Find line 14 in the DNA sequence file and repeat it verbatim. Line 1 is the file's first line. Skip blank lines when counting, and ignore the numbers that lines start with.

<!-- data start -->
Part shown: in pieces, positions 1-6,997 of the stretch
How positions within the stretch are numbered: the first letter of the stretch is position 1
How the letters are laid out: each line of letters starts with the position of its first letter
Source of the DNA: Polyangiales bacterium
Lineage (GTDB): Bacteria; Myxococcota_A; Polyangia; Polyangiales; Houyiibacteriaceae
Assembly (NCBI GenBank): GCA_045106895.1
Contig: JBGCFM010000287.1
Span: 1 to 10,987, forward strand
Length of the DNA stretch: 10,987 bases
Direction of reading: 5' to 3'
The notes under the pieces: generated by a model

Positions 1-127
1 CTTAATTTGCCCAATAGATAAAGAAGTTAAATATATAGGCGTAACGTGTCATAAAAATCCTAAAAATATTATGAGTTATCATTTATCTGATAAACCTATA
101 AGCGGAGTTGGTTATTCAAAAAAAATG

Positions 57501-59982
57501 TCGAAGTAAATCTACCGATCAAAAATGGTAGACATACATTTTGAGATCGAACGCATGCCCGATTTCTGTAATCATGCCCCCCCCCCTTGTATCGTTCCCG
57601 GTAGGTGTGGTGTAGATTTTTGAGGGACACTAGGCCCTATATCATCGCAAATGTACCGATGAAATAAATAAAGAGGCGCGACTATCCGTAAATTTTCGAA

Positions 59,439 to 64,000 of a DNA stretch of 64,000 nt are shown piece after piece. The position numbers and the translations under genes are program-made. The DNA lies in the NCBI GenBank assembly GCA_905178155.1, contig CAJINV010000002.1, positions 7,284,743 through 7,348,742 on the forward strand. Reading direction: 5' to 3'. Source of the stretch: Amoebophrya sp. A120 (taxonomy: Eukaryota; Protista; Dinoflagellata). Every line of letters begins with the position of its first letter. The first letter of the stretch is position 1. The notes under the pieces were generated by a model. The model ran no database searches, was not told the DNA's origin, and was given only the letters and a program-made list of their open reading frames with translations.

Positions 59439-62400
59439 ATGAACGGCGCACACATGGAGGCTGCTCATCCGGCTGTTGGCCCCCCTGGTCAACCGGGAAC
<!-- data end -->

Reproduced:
101 AGCGGAGTTGGTTATTCAAAAAAAATG